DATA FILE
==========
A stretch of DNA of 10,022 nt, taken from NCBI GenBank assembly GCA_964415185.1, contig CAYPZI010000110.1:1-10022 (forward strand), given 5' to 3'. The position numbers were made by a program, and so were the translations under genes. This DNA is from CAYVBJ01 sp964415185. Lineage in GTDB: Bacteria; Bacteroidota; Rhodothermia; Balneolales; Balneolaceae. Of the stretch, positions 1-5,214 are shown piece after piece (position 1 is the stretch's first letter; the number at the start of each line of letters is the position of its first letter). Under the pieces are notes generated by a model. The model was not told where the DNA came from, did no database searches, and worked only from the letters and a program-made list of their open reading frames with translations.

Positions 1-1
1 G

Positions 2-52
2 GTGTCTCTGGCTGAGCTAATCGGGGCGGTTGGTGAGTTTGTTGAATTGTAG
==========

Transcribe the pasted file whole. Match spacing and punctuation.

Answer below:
A stretch of DNA of 10,022 nt, taken from NCBI GenBank assembly GCA_964415185.1, contig CAYPZI010000110.1:1-10022 (forward strand), given 5' to 3'. The position numbers were made by a program, and so were the translations under genes. This DNA is from CAYVBJ01 sp964415185. Lineage in GTDB: Bacteria; Bacteroidota; Rhodothermia; Balneolales; Balneolaceae. Of the stretch, positions 1-5,214 are shown piece after piece (position 1 is the stretch's first letter; the number at the start of each line of letters is the position of its first letter). Under the pieces are notes generated by a model. The model was not told where the DNA came from, did no database searches, and worked only from the letters and a program-made list of their open reading frames with translations.

Positions 1-1
1 G

Positions 2-52
2 GTGTCTCTGGCTGAGCTAATCGGGGCGGTTGGTGAGTTTGTTGAATTGTAG